Metronomic chemotherapy has been tested in several human clinical trials with patients who had advanced cancer that had failed to respond to conventional chemotherapy. Dr. Biller reports that, despite promising results, metronomic chemotherapy is still considered investigational and is not offered as a first-line therapy.
Dr. Biller cites nine published clinical trials of metronomic chemotherapy in dogs and cats. The treatment is easy to administer, reasonably priced and well tolerated. There is early evidence of overall clinical benefit. Dr. Biller states, “Although metronomic chemotherapy is an attractive treatment choice, it is still considered an experimental approach with the potential for toxicity. When available, conventional therapies should first be offered before turning to a metronomic protocol. Because stable disease is generally the goal of therapy, it is also important to consider the overall condition of the patient; living with stable disease should be expected to result in an acceptable quality of life. When used appropriately, there is much potential for metronomic chemotherapy to improve, not just maintain, quality of life for companion animals with cancer, especially as additional studies answer important questions regarding indications, drug dosages and patient monitoring.”
By Edward (Ned) E. Patterson, DVM, PhD
Vet Clin Small Anim 44(2014) 1103-1112.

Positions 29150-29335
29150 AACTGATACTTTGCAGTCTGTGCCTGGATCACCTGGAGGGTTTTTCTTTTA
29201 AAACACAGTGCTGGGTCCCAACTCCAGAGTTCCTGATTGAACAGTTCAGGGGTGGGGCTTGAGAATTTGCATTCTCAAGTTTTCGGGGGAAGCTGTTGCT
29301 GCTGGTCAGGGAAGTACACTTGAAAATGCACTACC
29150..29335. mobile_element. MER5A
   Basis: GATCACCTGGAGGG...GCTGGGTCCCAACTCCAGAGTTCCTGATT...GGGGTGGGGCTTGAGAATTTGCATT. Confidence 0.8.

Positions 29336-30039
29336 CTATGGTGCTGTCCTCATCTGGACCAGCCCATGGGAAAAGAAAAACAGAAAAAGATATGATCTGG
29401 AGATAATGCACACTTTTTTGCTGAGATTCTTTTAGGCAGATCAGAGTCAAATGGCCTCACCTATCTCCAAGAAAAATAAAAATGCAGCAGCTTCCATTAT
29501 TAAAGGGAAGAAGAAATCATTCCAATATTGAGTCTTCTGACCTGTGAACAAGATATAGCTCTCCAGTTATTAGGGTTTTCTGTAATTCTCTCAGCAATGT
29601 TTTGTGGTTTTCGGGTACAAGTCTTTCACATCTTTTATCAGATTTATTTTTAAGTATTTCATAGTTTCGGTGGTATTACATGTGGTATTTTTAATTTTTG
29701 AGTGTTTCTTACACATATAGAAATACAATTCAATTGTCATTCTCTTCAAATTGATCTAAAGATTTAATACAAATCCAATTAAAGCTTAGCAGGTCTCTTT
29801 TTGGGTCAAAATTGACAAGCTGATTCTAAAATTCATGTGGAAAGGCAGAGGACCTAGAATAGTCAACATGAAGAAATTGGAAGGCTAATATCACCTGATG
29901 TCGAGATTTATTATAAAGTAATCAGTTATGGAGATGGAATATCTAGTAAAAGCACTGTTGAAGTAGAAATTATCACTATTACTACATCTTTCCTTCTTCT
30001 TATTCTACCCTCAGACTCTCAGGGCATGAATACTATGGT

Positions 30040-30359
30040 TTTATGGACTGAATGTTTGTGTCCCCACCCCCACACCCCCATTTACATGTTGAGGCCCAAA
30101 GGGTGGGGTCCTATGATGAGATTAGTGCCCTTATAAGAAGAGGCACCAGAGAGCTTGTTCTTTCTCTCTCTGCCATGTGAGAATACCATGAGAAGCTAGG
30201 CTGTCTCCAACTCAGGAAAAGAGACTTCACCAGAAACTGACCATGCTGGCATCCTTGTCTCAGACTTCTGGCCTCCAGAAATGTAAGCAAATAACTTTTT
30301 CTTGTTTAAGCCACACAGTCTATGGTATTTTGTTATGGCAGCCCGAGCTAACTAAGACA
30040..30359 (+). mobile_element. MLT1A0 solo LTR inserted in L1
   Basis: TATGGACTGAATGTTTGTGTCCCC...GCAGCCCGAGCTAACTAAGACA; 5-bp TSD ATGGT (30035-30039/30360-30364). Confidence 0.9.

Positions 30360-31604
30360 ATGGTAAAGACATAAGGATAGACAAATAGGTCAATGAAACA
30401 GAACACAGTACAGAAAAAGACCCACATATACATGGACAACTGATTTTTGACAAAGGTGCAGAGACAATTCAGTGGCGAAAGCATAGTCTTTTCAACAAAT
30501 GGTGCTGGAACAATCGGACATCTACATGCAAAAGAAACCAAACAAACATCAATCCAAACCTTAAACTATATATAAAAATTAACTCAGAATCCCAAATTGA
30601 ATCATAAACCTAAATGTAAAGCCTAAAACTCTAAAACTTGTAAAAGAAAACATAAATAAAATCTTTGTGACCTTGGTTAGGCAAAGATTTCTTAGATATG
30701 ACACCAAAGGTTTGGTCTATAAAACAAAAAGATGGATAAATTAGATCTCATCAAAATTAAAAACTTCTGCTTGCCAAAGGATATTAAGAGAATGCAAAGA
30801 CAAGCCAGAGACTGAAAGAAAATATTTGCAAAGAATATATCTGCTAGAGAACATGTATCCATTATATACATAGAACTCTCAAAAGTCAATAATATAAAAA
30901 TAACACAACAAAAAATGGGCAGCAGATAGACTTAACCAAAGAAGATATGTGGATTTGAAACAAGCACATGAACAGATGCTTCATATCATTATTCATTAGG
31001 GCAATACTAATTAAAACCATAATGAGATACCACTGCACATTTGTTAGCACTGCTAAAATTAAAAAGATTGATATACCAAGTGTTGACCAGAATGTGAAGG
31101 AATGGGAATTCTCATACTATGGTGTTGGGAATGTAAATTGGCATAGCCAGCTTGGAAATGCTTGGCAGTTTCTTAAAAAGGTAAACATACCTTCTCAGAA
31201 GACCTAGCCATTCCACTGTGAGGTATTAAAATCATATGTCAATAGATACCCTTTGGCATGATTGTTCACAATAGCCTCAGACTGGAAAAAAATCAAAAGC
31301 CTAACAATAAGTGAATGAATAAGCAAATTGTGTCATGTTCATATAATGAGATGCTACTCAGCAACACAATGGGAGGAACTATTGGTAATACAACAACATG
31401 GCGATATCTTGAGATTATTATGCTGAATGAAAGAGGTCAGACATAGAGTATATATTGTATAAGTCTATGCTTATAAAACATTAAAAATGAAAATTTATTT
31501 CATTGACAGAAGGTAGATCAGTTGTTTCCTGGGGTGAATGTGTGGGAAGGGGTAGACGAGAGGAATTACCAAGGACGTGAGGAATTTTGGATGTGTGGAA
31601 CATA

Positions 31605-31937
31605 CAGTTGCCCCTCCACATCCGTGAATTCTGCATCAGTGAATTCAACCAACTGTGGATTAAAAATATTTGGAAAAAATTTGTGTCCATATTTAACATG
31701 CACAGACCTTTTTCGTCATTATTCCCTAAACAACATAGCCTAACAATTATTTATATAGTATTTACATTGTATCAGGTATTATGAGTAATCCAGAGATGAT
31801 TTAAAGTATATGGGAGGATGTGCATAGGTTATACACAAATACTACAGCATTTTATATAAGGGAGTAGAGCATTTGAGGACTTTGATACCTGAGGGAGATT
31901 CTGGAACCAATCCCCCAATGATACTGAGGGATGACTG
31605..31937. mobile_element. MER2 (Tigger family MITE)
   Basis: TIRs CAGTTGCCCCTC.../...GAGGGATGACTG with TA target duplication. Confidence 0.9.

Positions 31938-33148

Epilepsy is a disorder of the brain that is characterized by recurring, unpredictable seizures. The seizures are likely due to uncontrolled electrical activity in regions of the brain, which can produce behavioral changes. When no specific cause for the seizures can be found, the disease is known as idiopathic epilepsy (IE). Young dogs (less than 1 year of age) that experience seizures often do so because of exposure to an infectious agent or to a developmental anomaly. However, the seizures could also be due to an inherited degenerative disease or metabolic disorder. Most dogs that experience their first seizure when they are much older than 5 years of age most commonly do so because of a tumor, or a late-onset degenerative or metabolic disorder. IE is the diagnosis when a specific cause for the seizures cannot be found. It typically occurs in between these very early and late cases, with an age of onset between 1 and 5 years. IE is only diagnosed after all other causes of the seizure activity have been ruled out. Most dogs with IE have a normal lifespan. However, dogs that experience seizures lasting at least five minutes or who have multiple seizures without recovery in between (known as status epilepticus) typically have a reduced survival time.